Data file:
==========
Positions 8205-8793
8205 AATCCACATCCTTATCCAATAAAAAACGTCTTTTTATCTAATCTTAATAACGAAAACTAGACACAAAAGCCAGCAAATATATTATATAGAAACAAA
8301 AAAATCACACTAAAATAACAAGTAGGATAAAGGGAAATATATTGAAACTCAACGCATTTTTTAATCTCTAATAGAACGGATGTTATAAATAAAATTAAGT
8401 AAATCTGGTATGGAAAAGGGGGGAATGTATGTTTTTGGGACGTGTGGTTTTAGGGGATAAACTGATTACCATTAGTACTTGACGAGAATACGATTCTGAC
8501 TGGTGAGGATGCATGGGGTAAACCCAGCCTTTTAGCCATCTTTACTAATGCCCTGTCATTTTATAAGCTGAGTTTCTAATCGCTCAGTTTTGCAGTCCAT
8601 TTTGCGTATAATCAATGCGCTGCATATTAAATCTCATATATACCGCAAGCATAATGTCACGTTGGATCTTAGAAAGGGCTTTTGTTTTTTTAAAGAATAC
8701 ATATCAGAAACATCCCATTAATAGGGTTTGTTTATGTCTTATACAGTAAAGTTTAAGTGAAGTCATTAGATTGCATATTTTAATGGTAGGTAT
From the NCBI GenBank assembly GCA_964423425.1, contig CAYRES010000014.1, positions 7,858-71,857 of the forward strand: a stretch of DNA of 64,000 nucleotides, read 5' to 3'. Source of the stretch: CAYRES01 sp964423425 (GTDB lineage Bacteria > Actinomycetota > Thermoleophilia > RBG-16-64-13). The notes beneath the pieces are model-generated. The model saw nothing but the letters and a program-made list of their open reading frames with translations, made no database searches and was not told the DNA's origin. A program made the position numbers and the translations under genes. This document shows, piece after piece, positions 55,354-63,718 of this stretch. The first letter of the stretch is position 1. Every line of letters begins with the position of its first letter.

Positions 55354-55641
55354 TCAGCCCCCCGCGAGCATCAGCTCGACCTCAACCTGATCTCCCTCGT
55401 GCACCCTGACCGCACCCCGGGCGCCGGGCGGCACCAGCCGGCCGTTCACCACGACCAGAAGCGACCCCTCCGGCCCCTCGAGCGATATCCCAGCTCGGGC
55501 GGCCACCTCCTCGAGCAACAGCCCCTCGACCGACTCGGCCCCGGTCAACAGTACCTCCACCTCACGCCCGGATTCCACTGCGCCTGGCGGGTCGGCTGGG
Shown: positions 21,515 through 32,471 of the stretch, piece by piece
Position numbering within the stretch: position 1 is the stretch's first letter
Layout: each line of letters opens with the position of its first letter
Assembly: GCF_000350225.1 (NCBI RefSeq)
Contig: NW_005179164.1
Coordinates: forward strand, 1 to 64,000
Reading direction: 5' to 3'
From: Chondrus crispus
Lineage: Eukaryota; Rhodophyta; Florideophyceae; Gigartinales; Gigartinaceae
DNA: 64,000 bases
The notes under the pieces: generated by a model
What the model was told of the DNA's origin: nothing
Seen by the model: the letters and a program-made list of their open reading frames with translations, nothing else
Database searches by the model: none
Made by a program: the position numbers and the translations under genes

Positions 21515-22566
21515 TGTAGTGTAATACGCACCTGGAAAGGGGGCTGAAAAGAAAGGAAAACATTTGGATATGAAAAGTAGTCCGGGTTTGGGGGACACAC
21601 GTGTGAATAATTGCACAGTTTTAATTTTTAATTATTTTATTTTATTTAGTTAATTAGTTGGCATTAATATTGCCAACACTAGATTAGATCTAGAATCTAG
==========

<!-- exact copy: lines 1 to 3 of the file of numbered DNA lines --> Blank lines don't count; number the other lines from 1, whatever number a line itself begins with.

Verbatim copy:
Positions 8205-8793
8205 AATCCACATCCTTATCCAATAAAAAACGTCTTTTTATCTAATCTTAATAACGAAAACTAGACACAAAAGCCAGCAAATATATTATATAGAAACAAA
8301 AAAATCACACTAAAATAACAAGTAGGATAAAGGGAAATATATTGAAACTCAACGCATTTTTTAATCTCTAATAGAACGGATGTTATAAATAAAATTAAGT